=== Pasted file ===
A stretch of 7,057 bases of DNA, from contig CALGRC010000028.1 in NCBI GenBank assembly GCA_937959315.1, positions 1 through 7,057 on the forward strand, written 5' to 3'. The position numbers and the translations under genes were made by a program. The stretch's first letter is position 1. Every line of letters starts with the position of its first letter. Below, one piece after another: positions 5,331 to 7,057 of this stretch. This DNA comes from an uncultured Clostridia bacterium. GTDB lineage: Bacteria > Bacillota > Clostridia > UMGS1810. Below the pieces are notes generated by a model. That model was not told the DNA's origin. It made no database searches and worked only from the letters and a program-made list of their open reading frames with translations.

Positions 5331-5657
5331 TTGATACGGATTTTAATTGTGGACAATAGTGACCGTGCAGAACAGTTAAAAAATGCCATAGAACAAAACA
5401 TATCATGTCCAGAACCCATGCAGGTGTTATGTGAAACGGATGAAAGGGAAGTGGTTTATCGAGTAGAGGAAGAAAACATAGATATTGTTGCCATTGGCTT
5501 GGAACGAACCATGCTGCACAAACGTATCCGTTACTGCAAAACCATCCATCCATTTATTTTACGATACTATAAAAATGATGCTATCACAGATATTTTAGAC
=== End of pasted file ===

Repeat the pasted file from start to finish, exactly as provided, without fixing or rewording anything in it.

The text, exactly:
A stretch of 7,057 bases of DNA, from contig CALGRC010000028.1 in NCBI GenBank assembly GCA_937959315.1, positions 1 through 7,057 on the forward strand, written 5' to 3'. The position numbers and the translations under genes were made by a program. The stretch's first letter is position 1. Every line of letters starts with the position of its first letter. Below, one piece after another: positions 5,331 to 7,057 of this stretch. This DNA comes from an uncultured Clostridia bacterium. GTDB lineage: Bacteria > Bacillota > Clostridia > UMGS1810. Below the pieces are notes generated by a model. That model was not told the DNA's origin. It made no database searches and worked only from the letters and a program-made list of their open reading frames with translations.

Positions 5331-5657
5331 TTGATACGGATTTTAATTGTGGACAATAGTGACCGTGCAGAACAGTTAAAAAATGCCATAGAACAAAACA
5401 TATCATGTCCAGAACCCATGCAGGTGTTATGTGAAACGGATGAAAGGGAAGTGGTTTATCGAGTAGAGGAAGAAAACATAGATATTGTTGCCATTGGCTT
5501 GGAACGAACCATGCTGCACAAACGTATCCGTTACTGCAAAACCATCCATCCATTTATTTTACGATACTATAAAAATGATGCTATCACAGATATTTTAGAC